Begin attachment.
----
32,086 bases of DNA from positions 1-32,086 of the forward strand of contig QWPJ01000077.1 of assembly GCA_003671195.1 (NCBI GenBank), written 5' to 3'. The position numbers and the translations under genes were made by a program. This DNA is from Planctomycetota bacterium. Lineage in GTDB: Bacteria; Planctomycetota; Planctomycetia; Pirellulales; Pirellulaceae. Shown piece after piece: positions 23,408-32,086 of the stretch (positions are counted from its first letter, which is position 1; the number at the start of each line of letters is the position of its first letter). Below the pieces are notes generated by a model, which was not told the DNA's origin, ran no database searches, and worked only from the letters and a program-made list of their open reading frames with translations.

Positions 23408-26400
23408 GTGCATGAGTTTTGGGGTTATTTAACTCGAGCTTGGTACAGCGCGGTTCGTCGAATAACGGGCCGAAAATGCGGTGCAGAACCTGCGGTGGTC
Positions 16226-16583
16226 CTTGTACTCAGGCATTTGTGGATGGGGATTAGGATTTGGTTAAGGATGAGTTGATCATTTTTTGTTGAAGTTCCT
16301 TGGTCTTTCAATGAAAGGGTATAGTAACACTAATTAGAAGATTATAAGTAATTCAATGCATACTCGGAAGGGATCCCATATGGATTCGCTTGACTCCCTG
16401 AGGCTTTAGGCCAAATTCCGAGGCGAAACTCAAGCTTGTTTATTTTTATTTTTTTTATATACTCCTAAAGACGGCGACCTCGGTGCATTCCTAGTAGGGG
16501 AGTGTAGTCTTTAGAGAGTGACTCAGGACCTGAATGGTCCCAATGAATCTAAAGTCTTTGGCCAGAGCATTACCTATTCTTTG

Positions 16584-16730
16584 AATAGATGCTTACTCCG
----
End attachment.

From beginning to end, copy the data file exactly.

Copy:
32,086 bases of DNA from positions 1-32,086 of the forward strand of contig QWPJ01000077.1 of assembly GCA_003671195.1 (NCBI GenBank), written 5' to 3'. The position numbers and the translations under genes were made by a program. This DNA is from Planctomycetota bacterium. Lineage in GTDB: Bacteria; Planctomycetota; Planctomycetia; Pirellulales; Pirellulaceae. Shown piece after piece: positions 23,408-32,086 of the stretch (positions are counted from its first letter, which is position 1; the number at the start of each line of letters is the position of its first letter). Below the pieces are notes generated by a model, which was not told the DNA's origin, ran no database searches, and worked only from the letters and a program-made list of their open reading frames with translations.

Positions 23408-26400
23408 GTGCATGAGTTTTGGGGTTATTTAACTCGAGCTTGGTACAGCGCGGTTCGTCGAATAACGGGCCGAAAATGCGGTGCAGAACCTGCGGTGGTC
Positions 16226-16583
16226 CTTGTACTCAGGCATTTGTGGATGGGGATTAGGATTTGGTTAAGGATGAGTTGATCATTTTTTGTTGAAGTTCCT
16301 TGGTCTTTCAATGAAAGGGTATAGTAACACTAATTAGAAGATTATAAGTAATTCAATGCATACTCGGAAGGGATCCCATATGGATTCGCTTGACTCCCTG
16401 AGGCTTTAGGCCAAATTCCGAGGCGAAACTCAAGCTTGTTTATTTTTATTTTTTTTATATACTCCTAAAGACGGCGACCTCGGTGCATTCCTAGTAGGGG
16501 AGTGTAGTCTTTAGAGAGTGACTCAGGACCTGAATGGTCCCAATGAATCTAAAGTCTTTGGCCAGAGCATTACCTATTCTTTG

Positions 16584-16730
16584 AATAGATGCTTACTCCG